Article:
Taiwan Railway Bento and their Braised Minced Pork Rice

** Update from Railway Bento as at March 15 at 8.09am – The Railway Bento team is currently having some internal shuffling with exciting menu coming up! Both outlets in CT Hub and International Plaza will not be operating at this moment until further notice.**

Taiwan Railway Bento (台湾鐵路便當) and their Braised Minced Pork Rice

Address 1: CT Hub 2 Kallang Avenue #02-16 Singapore 339407

Opening hours 1: Mon – Sat  11.00am to 8.00pm, closed on PH

Address 2: International Plaza 10 Anson Road #02-85A

Opening hours 2: Mon – Fri 11.00am to 3.00pm, closed on PH


Railway Bento was originated from Taiwan and they currently have two outlets in Singapore. These rice boxes form a great part of Taiwan’s rich food culture and are widely popular in Taiwan till date. In the older days, their people have to travel long distance on train and have to rely on these lunch boxes for their meals. These lunch boxes have a well balanced food spread like meat, vegetable, egg, bean curd and rice.

These lunch boxes come in at traditional and pretty looking wooden box packaging and also come in a variety of choices. I visited their branch at the CT Hub with the invitation of Glen, the boss of Railway Bento. Thank you Glen for the kind invitation and for hosting me.

Menu: click to enlarge

Braised Minced Pork Rice ($4.80)

Generally I have two complains on the braised minced pork rice (卤肉饭) that i had in Singapore. Firstly it’s the pricing. Typically in Taiwan, a good bowl of braised minced pork rice cost something like S$3 to S$4 but in Singapore, it cost about $8 to $12 in a Taiwan-style Cafe. Secondly, I personally prefer the minced meat to be really fine, and well mixed into a thick gravy but many sold them in thicker chunks.

Therefore I thought Railway Bento did well in this two aspects, keeping the price at an affordable $4.80 (even at their Tanjong Pagar branch), and there is a good mix of fatty and leaner meat in the finely-minced meat sauce.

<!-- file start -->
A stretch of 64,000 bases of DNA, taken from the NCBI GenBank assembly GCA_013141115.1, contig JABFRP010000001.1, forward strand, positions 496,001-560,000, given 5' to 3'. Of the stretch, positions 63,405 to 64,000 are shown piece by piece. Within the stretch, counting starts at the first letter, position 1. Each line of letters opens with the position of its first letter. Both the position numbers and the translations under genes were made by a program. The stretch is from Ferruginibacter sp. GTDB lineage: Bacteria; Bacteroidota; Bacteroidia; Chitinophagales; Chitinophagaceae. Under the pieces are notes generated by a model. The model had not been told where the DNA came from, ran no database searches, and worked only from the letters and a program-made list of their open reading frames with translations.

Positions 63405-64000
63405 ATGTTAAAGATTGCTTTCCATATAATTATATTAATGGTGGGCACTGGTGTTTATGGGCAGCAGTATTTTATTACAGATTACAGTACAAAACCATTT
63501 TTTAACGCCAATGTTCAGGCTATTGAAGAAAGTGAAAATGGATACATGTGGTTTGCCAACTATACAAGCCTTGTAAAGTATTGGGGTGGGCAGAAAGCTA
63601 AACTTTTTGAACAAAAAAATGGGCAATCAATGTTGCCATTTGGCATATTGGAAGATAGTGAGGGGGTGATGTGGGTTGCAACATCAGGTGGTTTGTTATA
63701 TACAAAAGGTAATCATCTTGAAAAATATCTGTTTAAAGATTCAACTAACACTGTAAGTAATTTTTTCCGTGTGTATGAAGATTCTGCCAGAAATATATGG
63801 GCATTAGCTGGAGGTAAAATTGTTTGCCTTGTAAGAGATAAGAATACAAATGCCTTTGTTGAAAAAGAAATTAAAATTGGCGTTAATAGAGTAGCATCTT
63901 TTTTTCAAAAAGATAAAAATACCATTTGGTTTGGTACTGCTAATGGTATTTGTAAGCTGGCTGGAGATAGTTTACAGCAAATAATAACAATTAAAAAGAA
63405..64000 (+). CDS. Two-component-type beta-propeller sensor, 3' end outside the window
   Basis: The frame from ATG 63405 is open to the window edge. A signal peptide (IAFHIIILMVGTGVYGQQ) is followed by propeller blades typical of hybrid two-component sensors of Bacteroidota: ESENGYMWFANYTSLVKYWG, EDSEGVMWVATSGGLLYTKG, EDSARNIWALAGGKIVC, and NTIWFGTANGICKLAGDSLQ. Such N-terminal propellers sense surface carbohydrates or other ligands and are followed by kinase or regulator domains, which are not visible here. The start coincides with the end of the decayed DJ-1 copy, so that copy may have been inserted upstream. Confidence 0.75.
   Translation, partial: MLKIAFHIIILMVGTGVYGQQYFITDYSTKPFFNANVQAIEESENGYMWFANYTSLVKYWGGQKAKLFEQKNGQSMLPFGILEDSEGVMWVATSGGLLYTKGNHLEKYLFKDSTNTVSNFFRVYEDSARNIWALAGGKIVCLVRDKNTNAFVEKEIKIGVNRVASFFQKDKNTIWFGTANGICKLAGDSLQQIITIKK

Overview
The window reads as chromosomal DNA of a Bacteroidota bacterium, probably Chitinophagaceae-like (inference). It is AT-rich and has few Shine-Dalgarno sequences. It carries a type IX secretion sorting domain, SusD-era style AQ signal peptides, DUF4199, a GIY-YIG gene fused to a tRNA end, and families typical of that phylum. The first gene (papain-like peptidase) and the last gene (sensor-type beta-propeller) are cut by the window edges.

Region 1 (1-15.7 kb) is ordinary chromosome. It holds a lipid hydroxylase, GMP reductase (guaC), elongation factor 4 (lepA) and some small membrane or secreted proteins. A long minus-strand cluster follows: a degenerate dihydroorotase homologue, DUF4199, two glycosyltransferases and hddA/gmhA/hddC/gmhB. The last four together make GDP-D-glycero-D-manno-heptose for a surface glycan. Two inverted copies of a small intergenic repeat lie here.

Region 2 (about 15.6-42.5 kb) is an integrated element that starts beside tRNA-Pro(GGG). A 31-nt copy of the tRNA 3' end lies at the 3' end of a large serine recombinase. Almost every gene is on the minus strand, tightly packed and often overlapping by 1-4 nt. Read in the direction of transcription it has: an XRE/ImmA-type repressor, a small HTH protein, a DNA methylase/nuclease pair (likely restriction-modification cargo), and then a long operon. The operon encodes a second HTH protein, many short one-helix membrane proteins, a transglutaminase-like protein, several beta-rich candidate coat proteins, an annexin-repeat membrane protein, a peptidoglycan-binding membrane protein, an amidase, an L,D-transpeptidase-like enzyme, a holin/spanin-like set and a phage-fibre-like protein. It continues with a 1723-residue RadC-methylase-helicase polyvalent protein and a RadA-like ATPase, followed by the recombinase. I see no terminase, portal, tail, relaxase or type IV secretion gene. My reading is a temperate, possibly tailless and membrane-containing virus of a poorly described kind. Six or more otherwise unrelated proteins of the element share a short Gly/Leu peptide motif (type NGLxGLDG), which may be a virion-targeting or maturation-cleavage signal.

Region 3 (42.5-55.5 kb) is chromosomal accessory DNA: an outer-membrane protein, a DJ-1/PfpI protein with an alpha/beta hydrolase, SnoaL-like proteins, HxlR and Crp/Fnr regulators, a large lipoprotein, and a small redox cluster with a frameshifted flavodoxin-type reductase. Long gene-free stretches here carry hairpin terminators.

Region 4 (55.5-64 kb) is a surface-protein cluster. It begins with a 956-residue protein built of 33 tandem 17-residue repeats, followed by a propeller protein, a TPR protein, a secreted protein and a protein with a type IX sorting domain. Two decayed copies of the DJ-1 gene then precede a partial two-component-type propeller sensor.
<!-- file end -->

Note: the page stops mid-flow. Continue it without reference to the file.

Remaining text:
I thought braised minced pork rice (卤肉饭) is suppose to be a little greasy to be enjoyable and Railway Bento’s version has just the right amount of it. The sauce has a very thick texture that coats the rice perfectly. This meat sauce is actually less salty than it looks which i think it can be readily accepted by Singaporeans.

Fried Chicken Cutlet Bento ($6.80)

As for their chicken cutlet bento, i thought it’s rather decent. There nothing exactly fantastic about it but also nothing bad about it. It’s freshly fried, crispy and served piping hot. The chicken cutlet taste like those from a typical Taiwan Snack Stall in Singapore. At $6.80, the portion is quite decent for it’s price and this bento also comes with half an egg, salted vegetable, a slice of Taiwan sausage and it also comes with a small portion of braised minced pork.

Century Beancurd ($3.50)
I thought the sauce is very heavy and salty in taste but I like it. This sauce has a complicated mix of chopped coriander, garlic, soy sauce and chilli and is for sure too salty if consume on its own. However I thought it goes pretty well with the cold tofu. I also like the century egg that comes with a soft yolk center.

Fried King Oyster Mushroom ($3.50)

The king oyster mushroom is coated with a tempura-style breading, deep fried to crisp, and sprinkled with chilli powder. Having this dish is more for the texture than that the taste as this mushroom doesn’t has a very distinctive taste to begin one and it’s more like munching on the breading and texture of the Oyster Mushroom.


Taiwan cuisine used to be very popular in Singapore but it’s craze had significantly reduced after the cafe culture kicks in. The Railway Bento made a good decision to market it’s food as a eat-and-go model, rather than a Taiwan-style Cafe, therefore keeping the cost low.

As one of the members of the working class, I thought Railway Bento offers a hassle free lunch takeaway option with a variety of food items in a box. Not only the price is reasonable, it also offer a rather decent food quality and choices. I enjoyed the meal, especially the braised minced pork rice.

CT Hub at Kallang Ave

The Best Roast Goose in Hong Kong – Yung Kee Restaurant

The Best Roast Goose in Hong Kong – Yung Kee Restaurant

English Address: 32-40 Wellington Street, Central, Hong Kong

Chinese Address: 中環威靈頓街32-40號

Opening Hours: 11.00am to 11.30pm (Daily)

Click here to view my full Hong Kong Food Itinerary and the 8 must-know about Hong Kong Cafe Culture